The second priority is to do a better job of assessing those who enter our jails and may have mental health needs, including providing for their care and having the tools necessary to investigate when problems arise. Much of this debate stems from the tragic death of Jamycheal Mitchell while he was incarcerated at the Hampton Roads Regional Jail. Unfortunately, it appears that some of the money that would pay for these reforms is being diverted to fund the pay raises. We still have a lot of work to do in this area.
The third priority is to address is long term supportive housing. We know that services after a crisis are critical to preventing a future crisis. Our system needs to be recalibrated to focus more on avoiding crisis instead of responding to crisis. People should be able to access services that will ensure long-term recovery and give them the opportunity to live productive lives. This starts with having a stable place to live.
While I have focused much time on mental health, I put forward many bills that are meeting a mixed reception. The bill I am carrying on behalf of Rockbridge County to designate the James River within its jurisdiction as a scenic river has passed the Senate and is awaiting action in the House of Delegates. Senate Bill 1197 was brought to me by Rockbridge residents who were concerned about a project in Botetourt County. The legislation, which would require more public input for small renewable energy projects, has not fared very well. A subcommittee voted this week to recommend killing the bill and final action will be taken on Monday in full committee.
Early this morning, I advanced in committee legislation requested by the Alleghany Board of Supervisors to allow for the sale of beer and wine at outdoor music venues. A second bill was requested by the Charlottesville City public schools to remove some unnecessary and burdensome regulations placed on their afterschool program. My bill was rolled into a broader bill and should move forward in the Senate.
Two other constituent generated bills were considered this week. A couple in Albemarle County wrote to me following difficulties they had in obtaining a refund for the sales and use tax they paid on a used vehicle. They only had the car in their possession for a couple of days, but it took weeks for technicians to determine the vehicle had a significant mechanical defect. They returned the car to the dealer, but DMV could not under the law refund the sales tax. Because laws do not apply retroactively, this couple will not get their money back, but they are helping to improve the law for others. A group of Charlottesville residents successfully approached the City Council to request enabling legislation to allow for the enforcement of speed limits by speed monitoring systems. The bill was considered this week in the Senate Transportation Committee and was referred to the Joint Commission on Transportation Accountability for review. I look forward to the Commission’s recommendations.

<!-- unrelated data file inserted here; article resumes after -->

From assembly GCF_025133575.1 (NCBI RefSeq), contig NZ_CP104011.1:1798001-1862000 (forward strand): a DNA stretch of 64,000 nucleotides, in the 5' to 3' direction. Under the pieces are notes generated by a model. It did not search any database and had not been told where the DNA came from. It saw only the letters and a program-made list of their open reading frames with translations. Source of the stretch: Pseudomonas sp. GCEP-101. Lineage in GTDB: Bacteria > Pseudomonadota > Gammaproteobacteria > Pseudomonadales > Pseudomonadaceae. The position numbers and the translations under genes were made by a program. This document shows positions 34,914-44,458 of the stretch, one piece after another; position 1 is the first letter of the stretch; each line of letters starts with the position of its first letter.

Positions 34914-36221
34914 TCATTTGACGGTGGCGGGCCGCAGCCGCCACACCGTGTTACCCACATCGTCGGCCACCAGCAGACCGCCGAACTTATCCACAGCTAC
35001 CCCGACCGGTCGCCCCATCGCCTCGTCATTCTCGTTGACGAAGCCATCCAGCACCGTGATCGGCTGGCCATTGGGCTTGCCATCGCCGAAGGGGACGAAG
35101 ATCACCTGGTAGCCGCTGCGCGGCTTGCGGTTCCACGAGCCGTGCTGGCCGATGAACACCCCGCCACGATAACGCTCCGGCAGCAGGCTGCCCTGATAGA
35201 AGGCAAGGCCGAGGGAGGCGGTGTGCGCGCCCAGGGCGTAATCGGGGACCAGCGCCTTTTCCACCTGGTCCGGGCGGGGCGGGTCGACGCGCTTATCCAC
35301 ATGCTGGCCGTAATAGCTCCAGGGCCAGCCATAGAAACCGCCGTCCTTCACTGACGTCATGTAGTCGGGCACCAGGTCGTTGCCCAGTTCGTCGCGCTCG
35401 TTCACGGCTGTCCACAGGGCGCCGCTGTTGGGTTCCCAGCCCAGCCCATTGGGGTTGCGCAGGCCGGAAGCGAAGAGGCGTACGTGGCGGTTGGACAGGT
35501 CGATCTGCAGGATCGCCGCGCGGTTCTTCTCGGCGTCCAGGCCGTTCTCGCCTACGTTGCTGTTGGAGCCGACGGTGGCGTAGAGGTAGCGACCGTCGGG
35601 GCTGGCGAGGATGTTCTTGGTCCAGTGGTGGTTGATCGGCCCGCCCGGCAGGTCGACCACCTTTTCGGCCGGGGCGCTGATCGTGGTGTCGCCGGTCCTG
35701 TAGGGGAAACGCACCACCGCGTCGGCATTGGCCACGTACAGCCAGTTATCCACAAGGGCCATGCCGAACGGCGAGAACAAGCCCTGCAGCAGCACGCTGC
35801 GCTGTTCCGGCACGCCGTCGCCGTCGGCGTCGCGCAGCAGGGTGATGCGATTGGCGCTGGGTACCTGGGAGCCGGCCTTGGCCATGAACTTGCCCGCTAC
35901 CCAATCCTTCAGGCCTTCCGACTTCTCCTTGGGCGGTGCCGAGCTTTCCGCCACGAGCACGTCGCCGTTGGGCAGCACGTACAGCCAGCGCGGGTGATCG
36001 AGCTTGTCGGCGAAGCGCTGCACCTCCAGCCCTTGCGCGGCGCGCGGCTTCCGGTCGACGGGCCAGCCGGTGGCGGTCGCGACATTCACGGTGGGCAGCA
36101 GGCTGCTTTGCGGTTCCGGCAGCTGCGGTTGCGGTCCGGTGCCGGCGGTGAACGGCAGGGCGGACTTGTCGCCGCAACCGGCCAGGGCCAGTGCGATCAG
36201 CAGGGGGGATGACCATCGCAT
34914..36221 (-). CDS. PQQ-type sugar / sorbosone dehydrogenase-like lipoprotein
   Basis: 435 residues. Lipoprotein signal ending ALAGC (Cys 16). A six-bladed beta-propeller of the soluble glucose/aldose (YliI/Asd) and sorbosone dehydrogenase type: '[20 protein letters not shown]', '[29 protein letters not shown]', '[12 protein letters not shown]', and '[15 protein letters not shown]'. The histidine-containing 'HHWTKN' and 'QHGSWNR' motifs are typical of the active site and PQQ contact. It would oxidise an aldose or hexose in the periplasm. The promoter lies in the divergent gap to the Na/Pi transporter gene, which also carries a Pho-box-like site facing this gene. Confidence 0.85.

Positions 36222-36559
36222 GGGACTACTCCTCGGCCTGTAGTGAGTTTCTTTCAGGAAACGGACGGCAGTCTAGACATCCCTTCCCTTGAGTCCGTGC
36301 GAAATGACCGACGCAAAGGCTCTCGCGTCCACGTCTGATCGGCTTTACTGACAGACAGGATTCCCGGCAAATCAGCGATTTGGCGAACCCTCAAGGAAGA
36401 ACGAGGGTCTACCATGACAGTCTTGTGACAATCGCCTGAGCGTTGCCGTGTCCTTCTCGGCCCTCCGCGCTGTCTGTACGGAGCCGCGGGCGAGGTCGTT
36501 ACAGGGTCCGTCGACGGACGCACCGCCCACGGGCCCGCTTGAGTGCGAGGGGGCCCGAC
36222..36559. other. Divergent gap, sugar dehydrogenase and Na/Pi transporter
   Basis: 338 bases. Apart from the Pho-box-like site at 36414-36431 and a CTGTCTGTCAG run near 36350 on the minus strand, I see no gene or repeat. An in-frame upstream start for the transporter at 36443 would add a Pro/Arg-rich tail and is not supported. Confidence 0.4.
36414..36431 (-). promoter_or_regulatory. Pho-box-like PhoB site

You can review a full list of my bills here. In the coming week, I expect we will see action on redistricting bills, legislation pertaining to public utilities and energy policy, among a host of other hot topics.
It continues to be my high honor to represent you in the Senate of Virginia. Please contact my office at (804) 698-7525 or [email protected] if you have concerns about legislation pending before the General Assembly or need help with a state agency. I look forward to hearing from you and value your input.